For a Montessori homeschool and many preschool environments, Montessori tactile boards are a great DIY project. Tactile boards are a wonderful sensorial activity, but they were never one of the most popular materials in my Montessori preschool or homeschool. Especially for a homeschool, DIY tactile boards are a good place to save money.
In traditional Montessori classrooms, you’ll find both rough and smooth boards and boards for gradation of textures. There are also tactile tablets for matching grades of sandpaper.
DIY Tactile Boards and Tactile Tablets
Making Montessori Ours made tactile boards and tablets from plywood and sandpaper.
Little Schoolhouse in the Suburbs has $2 touch boards from floor sample tiles and sandpaper.
Walk Beside Me used matte board and sandpaper.
A Bit of This and A Bit of That used mini cheese boards and sandpaper.
Carrots Are Orange used a slate board and sandpaper to make a sandpaper texture board.
Extensions/Alternatives to Traditional Tactile Boards and Tactile Tablets
Elaine Ng Friis made a rough-and-smooth activity sorting sandpaper and normal paper. (blog no longer available)
Harvesting Kale made texture boards using wooden boards from the craft store and items of varying textures.
Kreative Resources made texture boards from inexpensive cutting boards and items of varying textures.
Julie K. in Taiwan made texture boards using cardboard and items of varying textures.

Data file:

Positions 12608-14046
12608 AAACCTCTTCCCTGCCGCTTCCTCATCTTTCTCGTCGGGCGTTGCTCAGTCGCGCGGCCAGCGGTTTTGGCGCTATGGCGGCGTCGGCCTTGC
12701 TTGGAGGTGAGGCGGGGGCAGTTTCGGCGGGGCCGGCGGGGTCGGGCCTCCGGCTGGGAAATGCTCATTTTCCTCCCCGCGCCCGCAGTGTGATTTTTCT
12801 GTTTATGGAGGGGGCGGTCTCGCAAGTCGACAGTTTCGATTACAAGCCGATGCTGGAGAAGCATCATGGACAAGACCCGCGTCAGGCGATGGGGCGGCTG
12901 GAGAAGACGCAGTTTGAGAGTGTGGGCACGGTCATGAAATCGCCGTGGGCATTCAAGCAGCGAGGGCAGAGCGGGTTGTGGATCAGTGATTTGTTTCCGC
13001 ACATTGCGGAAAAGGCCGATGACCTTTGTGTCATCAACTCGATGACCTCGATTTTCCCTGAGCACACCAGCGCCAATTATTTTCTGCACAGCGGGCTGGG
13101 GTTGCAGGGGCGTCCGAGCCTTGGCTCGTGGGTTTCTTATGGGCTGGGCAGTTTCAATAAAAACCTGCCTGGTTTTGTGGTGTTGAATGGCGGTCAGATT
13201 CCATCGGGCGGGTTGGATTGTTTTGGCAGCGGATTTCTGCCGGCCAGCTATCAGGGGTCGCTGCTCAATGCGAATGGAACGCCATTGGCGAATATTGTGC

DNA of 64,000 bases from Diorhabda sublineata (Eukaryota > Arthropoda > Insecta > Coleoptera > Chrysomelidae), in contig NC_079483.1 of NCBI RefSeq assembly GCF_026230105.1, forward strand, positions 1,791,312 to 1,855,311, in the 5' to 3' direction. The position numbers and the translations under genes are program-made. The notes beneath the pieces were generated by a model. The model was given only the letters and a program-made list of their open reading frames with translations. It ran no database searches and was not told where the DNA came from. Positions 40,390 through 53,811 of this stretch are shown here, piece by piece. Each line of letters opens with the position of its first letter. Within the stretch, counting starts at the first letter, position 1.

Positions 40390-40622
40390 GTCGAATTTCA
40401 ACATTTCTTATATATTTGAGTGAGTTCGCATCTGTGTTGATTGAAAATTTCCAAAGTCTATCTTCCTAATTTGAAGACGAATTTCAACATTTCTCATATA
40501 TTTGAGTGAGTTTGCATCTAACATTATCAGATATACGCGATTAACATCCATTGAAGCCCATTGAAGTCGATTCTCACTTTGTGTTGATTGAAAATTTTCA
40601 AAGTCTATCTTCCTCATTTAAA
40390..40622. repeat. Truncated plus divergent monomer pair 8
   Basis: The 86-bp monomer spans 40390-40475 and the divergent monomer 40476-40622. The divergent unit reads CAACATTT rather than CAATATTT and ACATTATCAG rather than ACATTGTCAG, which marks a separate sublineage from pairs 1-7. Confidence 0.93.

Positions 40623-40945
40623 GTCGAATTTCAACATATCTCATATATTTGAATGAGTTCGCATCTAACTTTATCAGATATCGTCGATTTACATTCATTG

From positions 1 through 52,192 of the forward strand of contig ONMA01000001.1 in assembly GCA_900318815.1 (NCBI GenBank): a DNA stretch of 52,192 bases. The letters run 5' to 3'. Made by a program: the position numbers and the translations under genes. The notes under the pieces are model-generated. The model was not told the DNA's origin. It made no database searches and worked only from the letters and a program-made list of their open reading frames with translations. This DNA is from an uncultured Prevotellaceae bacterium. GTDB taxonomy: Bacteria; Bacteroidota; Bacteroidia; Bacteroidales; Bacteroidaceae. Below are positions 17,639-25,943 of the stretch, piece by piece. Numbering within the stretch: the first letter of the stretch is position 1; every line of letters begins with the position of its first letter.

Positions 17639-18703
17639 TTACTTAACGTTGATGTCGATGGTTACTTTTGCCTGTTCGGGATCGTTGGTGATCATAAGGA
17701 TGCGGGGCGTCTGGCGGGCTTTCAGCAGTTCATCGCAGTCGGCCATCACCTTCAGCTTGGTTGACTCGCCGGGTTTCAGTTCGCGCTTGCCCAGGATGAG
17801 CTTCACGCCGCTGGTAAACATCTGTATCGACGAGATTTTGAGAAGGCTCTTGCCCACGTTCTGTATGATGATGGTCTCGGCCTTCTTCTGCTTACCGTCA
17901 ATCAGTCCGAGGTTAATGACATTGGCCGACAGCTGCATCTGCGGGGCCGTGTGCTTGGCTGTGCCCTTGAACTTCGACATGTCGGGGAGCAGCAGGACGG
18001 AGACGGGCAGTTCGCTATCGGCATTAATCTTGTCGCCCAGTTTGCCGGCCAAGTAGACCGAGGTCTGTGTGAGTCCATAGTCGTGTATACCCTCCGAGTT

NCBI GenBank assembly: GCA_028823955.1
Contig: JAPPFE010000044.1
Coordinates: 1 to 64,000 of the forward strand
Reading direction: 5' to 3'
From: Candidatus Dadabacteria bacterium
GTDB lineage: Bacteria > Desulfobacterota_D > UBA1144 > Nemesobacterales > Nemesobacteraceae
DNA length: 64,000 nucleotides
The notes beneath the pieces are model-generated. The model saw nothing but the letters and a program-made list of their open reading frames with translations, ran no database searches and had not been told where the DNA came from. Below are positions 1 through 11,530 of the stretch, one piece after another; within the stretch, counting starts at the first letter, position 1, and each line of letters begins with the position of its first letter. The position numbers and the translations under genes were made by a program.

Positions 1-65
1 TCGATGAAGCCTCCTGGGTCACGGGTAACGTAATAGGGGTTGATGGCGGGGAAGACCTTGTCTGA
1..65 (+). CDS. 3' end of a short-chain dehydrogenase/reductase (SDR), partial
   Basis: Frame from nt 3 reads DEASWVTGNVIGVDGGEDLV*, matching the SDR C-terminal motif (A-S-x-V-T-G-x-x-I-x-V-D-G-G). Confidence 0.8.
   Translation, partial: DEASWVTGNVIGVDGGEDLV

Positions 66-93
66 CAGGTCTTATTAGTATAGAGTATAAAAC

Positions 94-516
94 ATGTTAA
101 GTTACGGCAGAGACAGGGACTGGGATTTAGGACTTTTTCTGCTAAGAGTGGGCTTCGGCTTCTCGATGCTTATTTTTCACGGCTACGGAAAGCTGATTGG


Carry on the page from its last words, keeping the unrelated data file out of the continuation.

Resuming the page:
Post-Apocalyptic Homeschool made texture tablets from cardboard squares and items of varying textures.
Barefoot in Suburbia made tactile boards and tablets from hard foam board and sandpaper.
My Delicious Ambiguity used wooden coasters and items of varying textures.
Walk Beside Me has tiny fabric matching pillows (and an interesting post about the use of sandpaper).
School Time Snippets has a texture road of butcher paper with items of varying textures.
Making Montessori Ours has a fabric box and mystery bag in addition to DIY tactile boards and tablets.
Tactile Board and Tablet Presentations
Carrots Are Orange shows the steps for presenting rough and smooth boards.
David Gettman’s Basic Montessori: learning activities for under-fives – Google Books has presentations for touch boards, tactile tablets, and fabric matching.
Montessori World has presentations for texture boards and tablets.
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